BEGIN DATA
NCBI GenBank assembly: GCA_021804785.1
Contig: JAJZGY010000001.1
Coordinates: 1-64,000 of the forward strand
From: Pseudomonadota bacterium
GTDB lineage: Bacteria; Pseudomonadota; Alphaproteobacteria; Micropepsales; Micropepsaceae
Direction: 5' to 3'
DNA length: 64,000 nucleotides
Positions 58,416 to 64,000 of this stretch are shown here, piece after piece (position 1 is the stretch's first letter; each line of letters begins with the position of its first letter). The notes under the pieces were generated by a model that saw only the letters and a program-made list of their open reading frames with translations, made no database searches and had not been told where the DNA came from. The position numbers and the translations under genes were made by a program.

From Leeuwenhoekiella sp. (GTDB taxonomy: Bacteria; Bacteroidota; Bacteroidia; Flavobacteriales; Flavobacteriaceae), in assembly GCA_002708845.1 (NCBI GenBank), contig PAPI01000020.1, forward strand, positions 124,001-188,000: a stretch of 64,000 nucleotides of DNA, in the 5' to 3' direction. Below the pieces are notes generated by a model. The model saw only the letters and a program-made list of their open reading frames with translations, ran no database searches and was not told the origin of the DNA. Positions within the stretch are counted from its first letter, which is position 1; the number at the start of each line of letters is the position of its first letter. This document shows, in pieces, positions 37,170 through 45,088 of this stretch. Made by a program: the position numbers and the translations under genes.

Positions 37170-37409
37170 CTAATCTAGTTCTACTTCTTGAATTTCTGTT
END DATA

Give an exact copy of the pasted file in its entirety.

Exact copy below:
NCBI GenBank assembly: GCA_021804785.1
Contig: JAJZGY010000001.1
Coordinates: 1-64,000 of the forward strand
From: Pseudomonadota bacterium
GTDB lineage: Bacteria; Pseudomonadota; Alphaproteobacteria; Micropepsales; Micropepsaceae
Direction: 5' to 3'
DNA length: 64,000 nucleotides
Positions 58,416 to 64,000 of this stretch are shown here, piece after piece (position 1 is the stretch's first letter; each line of letters begins with the position of its first letter). The notes under the pieces were generated by a model that saw only the letters and a program-made list of their open reading frames with translations, made no database searches and had not been told where the DNA came from. The position numbers and the translations under genes were made by a program.

From Leeuwenhoekiella sp. (GTDB taxonomy: Bacteria; Bacteroidota; Bacteroidia; Flavobacteriales; Flavobacteriaceae), in assembly GCA_002708845.1 (NCBI GenBank), contig PAPI01000020.1, forward strand, positions 124,001-188,000: a stretch of 64,000 nucleotides of DNA, in the 5' to 3' direction. Below the pieces are notes generated by a model. The model saw only the letters and a program-made list of their open reading frames with translations, ran no database searches and was not told the origin of the DNA. Positions within the stretch are counted from its first letter, which is position 1; the number at the start of each line of letters is the position of its first letter. This document shows, in pieces, positions 37,170 through 45,088 of this stretch. Made by a program: the position numbers and the translations under genes.

Positions 37170-37409
37170 CTAATCTAGTTCTACTTCTTGAATTTCTGTT